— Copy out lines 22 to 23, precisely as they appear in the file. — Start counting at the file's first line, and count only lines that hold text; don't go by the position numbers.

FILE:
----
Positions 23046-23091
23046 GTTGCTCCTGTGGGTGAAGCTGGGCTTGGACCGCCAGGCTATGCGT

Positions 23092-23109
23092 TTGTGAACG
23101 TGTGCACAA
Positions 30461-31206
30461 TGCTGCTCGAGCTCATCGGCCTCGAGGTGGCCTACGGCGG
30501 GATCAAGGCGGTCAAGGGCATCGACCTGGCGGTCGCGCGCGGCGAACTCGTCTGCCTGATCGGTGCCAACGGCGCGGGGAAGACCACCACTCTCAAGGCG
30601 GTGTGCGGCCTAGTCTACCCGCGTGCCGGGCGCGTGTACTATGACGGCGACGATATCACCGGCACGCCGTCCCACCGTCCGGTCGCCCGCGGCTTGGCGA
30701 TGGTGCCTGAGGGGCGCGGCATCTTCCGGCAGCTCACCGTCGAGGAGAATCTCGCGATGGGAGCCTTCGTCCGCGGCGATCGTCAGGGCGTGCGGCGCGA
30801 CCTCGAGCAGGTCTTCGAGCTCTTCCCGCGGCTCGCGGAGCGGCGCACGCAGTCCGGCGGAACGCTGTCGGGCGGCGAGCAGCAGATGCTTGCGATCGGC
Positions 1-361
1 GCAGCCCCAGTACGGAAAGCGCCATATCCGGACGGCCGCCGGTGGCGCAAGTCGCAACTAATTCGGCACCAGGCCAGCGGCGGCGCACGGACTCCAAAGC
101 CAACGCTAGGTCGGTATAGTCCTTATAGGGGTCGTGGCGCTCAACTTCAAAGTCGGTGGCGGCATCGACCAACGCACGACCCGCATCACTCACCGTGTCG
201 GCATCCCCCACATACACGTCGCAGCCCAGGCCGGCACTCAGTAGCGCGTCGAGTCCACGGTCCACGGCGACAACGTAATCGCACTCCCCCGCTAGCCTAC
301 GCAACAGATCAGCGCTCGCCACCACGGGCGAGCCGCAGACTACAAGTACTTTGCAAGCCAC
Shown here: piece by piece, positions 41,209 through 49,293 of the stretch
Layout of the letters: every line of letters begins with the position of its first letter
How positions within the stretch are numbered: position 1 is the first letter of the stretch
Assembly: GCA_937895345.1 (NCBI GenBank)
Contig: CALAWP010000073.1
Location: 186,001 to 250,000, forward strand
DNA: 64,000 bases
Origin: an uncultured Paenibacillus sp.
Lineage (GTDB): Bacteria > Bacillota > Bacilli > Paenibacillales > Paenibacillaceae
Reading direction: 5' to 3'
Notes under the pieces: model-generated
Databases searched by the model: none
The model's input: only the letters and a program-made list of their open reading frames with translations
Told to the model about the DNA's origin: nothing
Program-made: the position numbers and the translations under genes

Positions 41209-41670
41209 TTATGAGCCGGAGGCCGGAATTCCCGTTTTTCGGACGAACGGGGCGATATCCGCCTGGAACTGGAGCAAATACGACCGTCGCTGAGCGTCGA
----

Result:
Location: 186,001 to 250,000, forward strand
DNA: 64,000 bases